Several Crocs Directors, Officers Sued For Violating Antitrust Laws

kitchen clogs bistro mario batali crocs
Bistro Mario Batali Edition clogs by Crocs.
Courtesy photo.

Casual footwear maker U.S.A. Dawgs Inc. has escalated its ongoing litigation against popular comfort lifestyle brand Crocs Inc.

In an 110-page complaint filed Aug. 5 in the U.S. District Court for the District of Colorado, Dawgs has now accused 18 former and current Crocs employees and directors of violating antitrust laws in order to help the company gain an unfair edge in the clog footwear market.

Specifically, Dawgs alleges that Crocs’ employees and directors fraudulently obtained and enforced Crocs’ cornerstone patents and used them to unlawfully eliminate competition and enable the firm to “set, fix and charge supra competitive prices for clog footwear that resulted in American consumers overpaying more than $1 billion.”

This scheme resulted in the unjust enrichment of the [defendants] by more than $350 million, collectively,” the lawsuit states.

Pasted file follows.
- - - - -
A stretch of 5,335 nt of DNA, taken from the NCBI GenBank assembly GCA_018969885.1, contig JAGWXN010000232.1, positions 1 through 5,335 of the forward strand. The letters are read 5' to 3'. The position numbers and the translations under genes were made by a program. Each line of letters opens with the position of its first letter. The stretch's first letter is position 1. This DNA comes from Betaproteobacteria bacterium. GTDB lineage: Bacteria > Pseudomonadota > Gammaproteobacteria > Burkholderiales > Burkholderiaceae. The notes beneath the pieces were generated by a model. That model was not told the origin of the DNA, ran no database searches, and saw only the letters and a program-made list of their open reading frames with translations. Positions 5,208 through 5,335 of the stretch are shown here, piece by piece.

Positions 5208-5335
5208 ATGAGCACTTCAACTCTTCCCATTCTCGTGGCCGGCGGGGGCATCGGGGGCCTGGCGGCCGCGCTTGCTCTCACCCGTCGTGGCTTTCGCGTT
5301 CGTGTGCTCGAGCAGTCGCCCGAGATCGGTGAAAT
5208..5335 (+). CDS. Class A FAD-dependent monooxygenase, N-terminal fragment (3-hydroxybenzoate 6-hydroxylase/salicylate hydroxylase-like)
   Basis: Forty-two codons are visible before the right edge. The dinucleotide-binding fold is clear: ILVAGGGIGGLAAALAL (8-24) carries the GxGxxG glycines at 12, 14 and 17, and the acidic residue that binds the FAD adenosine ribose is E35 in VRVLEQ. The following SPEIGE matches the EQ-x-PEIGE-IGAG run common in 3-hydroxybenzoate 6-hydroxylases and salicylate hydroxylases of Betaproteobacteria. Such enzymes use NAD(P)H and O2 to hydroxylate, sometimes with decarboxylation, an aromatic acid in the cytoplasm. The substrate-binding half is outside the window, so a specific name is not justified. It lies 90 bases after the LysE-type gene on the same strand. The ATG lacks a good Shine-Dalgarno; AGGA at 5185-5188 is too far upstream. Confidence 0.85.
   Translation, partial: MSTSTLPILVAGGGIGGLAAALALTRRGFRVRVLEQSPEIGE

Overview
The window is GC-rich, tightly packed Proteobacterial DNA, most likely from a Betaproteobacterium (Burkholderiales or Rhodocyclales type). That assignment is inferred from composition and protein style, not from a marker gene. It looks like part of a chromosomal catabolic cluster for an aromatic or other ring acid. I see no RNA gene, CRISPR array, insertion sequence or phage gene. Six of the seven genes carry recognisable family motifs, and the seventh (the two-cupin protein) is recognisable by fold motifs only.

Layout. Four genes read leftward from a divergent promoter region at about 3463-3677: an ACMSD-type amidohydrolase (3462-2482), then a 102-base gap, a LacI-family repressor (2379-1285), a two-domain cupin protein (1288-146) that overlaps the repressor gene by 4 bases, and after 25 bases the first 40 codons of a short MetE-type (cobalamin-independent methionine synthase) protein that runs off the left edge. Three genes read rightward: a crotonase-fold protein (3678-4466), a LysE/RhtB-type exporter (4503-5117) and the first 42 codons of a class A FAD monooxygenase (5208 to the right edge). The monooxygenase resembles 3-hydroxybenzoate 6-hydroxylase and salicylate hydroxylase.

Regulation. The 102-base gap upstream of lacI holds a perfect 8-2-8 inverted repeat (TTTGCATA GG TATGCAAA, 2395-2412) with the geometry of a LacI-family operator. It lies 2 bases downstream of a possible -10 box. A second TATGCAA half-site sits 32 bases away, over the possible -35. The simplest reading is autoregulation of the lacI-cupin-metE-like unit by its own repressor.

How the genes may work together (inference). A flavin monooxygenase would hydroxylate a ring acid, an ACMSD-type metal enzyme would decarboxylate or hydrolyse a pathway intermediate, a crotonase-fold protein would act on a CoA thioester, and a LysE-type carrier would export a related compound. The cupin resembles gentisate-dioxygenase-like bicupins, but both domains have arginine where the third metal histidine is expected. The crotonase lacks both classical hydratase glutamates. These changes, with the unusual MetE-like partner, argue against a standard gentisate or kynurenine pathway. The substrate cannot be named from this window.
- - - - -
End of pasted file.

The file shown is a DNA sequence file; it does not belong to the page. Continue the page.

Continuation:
In an email response to Footwear News, a spokesperson for Crocs said Dawgs’ complaint is a “clear attempt to harass Crocs’ current and former employees and board members” and that the firm plans to “vigorously” defend the “frivolous allegations.”

The claims in this complaint are not new; they are essentially a repetition of the same unfounded allegations made against [Crocs] since 2012 after it prevailed in its patent claims against various infringers,” the spokesperson added.

In 2006, Crocs filed a suit against USA Dawgs’ Canadian affiliate Double Diamond for patent infringement on its popular clog designs. Crocs, in 2012, amended that complaint and added U.S.A. Dawgs as a defendant.

In court documents filed in the U.S District Court for the District of Nevada on July 18, Dawgs sought a judgment of noninfringement on the grounds that Crocs’ cornerstone patents were invalid and could not be violated in the first place.

Dawgs said Wednesday that it has now expanded the case against Crocs and one of its founders, Scott Seamans, to include broad antitrust, Lanham Act false advertising and business tort claims.

We are going to prove to the jury that Crocs invented nothing and their officers’ and directors’ entire business strategy was knowingly based on fraudulent patents that never should have issued and the sham litigation that followed,” Steven Mann, Dawgs CEO, said in a statement.